The New Yorker

Two bombs in Beirut: An Iranian
target and an echo of Syria

Beirut bombing site. (AFP/Anwar Amro)

The twin explosions in southern Beirut on Tuesday morning came in quick succession: first, a suicide bomber rammed his motorbike into the gate of the Iranian Embassy, before 10 A.M. Then another drove an explosives-laden car into the area, leaving at least twenty-three people dead, including the embassy’s cultural attaché, and more than a hundred and fifty wounded.


The images from the scene were numbingly familiar. Plumes of black smoke billowed above Beirut’s skyline; the façades of nearby residential buildings were sheared off by the blast. Angry orange flames leapt from crumpled parked cars. Pools of blood and shattered glass carpeted the ground. Mangled bodies—or bits of them—were strewn all over the street, some covered with bedsheets, others exposed and undignified, broadcast live on local television stations that have no squeamishness and even less tact.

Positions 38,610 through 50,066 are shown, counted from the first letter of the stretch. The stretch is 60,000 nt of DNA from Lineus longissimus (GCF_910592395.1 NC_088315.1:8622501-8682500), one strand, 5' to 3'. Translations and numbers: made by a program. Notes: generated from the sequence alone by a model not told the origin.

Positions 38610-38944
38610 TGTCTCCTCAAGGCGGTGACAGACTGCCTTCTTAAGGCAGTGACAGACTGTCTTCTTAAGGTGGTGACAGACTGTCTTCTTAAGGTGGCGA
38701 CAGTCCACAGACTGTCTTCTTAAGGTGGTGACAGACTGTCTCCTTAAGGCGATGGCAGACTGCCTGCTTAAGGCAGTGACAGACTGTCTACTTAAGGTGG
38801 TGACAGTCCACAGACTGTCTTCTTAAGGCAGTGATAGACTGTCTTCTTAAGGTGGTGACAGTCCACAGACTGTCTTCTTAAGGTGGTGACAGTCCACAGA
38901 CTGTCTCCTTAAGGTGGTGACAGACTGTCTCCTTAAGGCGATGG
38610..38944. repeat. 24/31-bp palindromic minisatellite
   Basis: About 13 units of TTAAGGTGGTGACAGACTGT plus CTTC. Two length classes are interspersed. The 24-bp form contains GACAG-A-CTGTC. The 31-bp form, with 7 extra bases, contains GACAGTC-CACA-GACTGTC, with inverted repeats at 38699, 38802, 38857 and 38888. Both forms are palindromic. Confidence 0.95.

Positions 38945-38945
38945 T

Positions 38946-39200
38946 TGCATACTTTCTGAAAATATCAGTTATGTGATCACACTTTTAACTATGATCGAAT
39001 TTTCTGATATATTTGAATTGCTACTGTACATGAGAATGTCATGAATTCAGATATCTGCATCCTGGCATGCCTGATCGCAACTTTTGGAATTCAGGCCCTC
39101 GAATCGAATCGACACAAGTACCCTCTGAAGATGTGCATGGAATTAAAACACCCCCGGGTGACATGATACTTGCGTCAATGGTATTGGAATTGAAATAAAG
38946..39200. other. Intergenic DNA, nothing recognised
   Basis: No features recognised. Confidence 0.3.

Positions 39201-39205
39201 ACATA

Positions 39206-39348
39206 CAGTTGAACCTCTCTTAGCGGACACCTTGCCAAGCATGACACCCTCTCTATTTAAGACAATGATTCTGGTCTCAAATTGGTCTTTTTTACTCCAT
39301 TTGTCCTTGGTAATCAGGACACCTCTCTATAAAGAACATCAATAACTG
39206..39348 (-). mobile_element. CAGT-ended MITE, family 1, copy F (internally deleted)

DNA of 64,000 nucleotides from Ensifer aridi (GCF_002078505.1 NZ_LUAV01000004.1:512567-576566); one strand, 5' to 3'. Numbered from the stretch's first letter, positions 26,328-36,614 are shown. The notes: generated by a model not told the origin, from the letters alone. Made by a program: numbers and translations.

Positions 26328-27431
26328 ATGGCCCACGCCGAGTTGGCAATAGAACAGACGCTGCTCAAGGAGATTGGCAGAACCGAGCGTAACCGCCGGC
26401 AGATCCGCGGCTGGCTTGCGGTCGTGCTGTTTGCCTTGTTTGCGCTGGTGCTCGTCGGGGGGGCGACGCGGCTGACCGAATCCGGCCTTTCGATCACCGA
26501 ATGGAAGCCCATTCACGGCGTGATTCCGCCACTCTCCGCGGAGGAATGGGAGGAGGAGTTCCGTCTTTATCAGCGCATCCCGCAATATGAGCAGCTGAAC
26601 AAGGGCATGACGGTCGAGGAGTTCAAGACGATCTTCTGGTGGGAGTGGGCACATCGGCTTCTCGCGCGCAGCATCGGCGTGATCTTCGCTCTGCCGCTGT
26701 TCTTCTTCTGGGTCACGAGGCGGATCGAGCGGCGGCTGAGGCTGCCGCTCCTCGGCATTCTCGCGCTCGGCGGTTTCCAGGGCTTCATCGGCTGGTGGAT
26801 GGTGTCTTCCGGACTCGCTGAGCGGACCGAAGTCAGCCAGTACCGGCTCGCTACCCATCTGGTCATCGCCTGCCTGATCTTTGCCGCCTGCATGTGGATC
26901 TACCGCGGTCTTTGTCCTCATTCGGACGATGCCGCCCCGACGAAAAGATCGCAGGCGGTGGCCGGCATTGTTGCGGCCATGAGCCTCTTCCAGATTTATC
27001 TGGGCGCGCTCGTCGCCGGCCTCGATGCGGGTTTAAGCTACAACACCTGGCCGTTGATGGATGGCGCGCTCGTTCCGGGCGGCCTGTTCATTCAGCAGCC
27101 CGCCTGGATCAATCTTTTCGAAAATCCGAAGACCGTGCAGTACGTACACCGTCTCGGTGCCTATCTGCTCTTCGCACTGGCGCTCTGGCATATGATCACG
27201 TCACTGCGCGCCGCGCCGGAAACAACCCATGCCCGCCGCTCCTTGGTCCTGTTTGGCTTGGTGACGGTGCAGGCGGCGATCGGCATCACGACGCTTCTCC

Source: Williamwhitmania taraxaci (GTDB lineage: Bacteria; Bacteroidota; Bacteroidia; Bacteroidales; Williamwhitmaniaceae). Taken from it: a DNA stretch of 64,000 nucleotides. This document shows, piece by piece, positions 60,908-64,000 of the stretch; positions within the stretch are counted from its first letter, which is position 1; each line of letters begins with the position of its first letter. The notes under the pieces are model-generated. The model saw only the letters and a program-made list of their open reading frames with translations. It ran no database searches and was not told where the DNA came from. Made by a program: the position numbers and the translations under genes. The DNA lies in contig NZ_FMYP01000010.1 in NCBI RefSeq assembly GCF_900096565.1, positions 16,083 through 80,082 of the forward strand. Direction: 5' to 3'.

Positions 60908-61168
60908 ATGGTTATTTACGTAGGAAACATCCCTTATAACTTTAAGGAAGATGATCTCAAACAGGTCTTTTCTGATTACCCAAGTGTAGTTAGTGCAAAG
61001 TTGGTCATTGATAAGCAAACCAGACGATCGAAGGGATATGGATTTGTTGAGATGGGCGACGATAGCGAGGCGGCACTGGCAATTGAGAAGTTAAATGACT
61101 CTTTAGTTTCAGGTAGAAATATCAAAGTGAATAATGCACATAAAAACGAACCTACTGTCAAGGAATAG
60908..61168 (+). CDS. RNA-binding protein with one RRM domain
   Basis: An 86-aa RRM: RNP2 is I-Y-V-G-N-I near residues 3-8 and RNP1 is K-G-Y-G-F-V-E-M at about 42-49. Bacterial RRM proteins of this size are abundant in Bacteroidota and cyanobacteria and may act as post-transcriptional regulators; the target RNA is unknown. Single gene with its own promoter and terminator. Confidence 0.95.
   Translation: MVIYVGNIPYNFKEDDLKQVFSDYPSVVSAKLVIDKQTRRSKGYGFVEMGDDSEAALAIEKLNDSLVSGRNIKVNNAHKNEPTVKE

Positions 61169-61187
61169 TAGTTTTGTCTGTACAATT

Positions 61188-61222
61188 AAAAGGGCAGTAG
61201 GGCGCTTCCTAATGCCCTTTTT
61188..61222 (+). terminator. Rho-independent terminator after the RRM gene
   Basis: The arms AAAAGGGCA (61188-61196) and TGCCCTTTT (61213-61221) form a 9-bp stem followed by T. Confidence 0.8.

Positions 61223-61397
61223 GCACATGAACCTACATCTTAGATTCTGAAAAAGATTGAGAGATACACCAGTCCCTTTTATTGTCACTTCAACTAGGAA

There is no pixellation or sanitizing of violence here in Beirut, where I live and where large-scale bombings are becoming routine. Often, the only things that seem to change are the names of the dead and the wounded, and if it took place in a mainly Shiite or largely Sunni neighborhood. But, this time, there were other differences, too: the target (the Iranian Embassy in the mainly Shiite southern suburbs of Beirut) and the tactics (a multi-stage attack involving suicide bombers rather than the usual parked-car bomb) represent a significant escalation in an increasingly violent Lebanese dispute over events in neighboring Syria.


(The New Yorker/Rania Abouzeid)

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A Shiite cleric walks past the site of Tuesday's Beirut bombings. (AFP/Anwar Amro)

Mangled bodies—or bits of them—were strewn all over the street, some covered with bedsheets.